An anniversary date to remember, and more stories worth talking about

Twins that aren’t twins (or are they?) and other strange headlines to liven up your weekend.

Conversational lulls won’t be a part of your weekend. Any one of these discussion-worthy gems from this week’s news cycle will get people gabbing…

A collage of images against a pink background: an elephant eating greens, a bride and groom, twin newborns, and a yellow Ferrari sports car.
  • Beamer, Benz, or Bentley? Turkish police won’t have to choose. Authorities cruised into the new year with a $3.5m fleet of 23 luxury cars — including a Ferrari 458 and a Porsche Taycan — seized from international drug trafficker Hakan Ayik. The 44-year-old outlaw and Australia’s most-wanted man was arrested, along with 36 associates, in Istanbul in November. Now, the cars will be employed by Istanbul’s traffic police.
  • Did New Year’s Eve mark Las Vegas’ busiest wedding day yet? Industry experts think so. While the holiday usually sees 450-550 marriages, this NYE’s 1-2-3-1-2-3 date pattern represents what the $2B Las Vegas wedding industry calls a “specialty date,” which tends to draw flocks of lovebirds looking to get hitched. The city’s previous records for most single-day marriages have fallen on such dates, with an all-time high of 4,492 set on July 7, 2007, followed by 3,125 on Nov. 11, 2011. (Click here for our explainer video on how Vegas became the quickie wedding capital.)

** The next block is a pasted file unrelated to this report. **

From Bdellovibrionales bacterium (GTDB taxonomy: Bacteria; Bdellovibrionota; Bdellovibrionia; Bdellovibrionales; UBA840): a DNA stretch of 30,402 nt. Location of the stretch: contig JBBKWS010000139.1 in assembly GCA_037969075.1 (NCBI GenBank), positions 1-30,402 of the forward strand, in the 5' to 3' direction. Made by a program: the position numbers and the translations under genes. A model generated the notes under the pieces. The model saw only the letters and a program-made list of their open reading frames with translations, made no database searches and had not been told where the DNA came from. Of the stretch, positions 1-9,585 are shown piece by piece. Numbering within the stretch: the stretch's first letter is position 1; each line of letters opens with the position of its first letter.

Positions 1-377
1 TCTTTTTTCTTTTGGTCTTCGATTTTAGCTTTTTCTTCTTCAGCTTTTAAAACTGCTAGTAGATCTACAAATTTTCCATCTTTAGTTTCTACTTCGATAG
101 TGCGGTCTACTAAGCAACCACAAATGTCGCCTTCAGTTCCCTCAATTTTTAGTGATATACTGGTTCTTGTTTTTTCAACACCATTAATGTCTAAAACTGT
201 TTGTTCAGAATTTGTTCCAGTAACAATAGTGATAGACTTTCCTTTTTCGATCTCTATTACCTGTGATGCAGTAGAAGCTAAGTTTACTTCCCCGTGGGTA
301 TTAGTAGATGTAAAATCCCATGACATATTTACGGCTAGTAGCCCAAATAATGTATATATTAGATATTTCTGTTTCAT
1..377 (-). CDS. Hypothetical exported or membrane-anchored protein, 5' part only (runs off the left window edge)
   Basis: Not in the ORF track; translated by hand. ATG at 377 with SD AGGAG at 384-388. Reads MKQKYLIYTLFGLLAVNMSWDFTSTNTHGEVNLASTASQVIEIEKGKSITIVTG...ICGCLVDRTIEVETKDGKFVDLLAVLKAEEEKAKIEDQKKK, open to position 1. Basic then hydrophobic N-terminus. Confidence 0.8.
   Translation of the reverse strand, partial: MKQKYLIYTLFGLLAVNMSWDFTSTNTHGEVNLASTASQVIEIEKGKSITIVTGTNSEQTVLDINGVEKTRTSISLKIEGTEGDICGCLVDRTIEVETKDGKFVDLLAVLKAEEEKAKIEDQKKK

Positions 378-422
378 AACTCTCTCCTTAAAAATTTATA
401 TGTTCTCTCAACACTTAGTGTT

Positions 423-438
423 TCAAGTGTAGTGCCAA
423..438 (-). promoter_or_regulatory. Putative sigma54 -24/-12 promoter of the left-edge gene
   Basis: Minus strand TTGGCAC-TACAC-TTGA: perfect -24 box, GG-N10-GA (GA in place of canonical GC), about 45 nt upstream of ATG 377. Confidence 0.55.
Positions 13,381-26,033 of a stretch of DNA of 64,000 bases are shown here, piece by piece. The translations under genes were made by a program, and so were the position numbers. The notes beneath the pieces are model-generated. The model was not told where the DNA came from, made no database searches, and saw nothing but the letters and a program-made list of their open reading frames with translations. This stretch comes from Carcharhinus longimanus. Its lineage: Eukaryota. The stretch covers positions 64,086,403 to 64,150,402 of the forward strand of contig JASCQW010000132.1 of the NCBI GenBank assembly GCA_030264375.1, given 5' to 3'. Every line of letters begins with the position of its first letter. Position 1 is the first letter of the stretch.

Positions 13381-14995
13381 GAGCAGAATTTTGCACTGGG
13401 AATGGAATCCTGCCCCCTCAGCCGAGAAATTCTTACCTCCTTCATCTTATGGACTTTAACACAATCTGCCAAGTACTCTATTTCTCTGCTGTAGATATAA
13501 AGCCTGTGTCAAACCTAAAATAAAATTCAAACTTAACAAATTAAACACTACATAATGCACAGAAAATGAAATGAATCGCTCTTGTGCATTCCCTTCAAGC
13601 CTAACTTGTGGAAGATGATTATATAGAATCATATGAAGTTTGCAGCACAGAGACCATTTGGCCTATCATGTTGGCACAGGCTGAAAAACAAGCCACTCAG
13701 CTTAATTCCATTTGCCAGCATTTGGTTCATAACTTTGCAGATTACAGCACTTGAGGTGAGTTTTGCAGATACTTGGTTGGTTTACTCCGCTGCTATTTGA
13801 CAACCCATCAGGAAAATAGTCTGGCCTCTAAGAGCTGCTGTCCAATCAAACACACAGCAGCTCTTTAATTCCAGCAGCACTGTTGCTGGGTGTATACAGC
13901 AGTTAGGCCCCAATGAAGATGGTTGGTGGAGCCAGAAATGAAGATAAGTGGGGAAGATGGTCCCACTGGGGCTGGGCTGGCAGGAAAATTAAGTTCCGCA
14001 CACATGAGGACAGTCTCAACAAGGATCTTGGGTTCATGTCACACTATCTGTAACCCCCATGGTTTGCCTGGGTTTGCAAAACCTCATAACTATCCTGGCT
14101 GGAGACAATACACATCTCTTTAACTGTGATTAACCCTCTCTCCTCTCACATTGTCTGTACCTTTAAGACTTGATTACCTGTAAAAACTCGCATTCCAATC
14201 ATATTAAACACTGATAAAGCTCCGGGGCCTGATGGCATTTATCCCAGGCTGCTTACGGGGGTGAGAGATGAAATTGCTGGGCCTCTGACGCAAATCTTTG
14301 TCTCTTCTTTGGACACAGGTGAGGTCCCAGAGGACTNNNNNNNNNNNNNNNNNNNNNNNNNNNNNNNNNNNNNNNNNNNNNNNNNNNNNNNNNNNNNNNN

• Elephants, reindeer, and bison at a Berlin zoo are feasting on this odd holiday leftover: Christmas trees. Nutrient-rich for the animals and an adorable spectacle for us, the holiday feed has become an annual tradition at zoos throughout Germany. While most Christmas trees are ultimately converted into mulch or wood chips, their use as animal feed isn’t uncommon. But if you’re looking to toss out your old Tannebaum, don’t look to the zoo — it only accepts fresh, unsold trees from certain vendors to avoid potential contaminants.
  • An Alabama woman gave birth to two babies… from two uteruses… over two days. It was a one-in-a-million occurrence, according to the National Library of Medicine; double uteruses, AKA uterus didelphys, occur in just 0.3% of women. Still, the question remains: Are they twins? Yes and no — technically, twin pregnancies are defined as two babies sharing one uterus.
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Topics: Sound Smart

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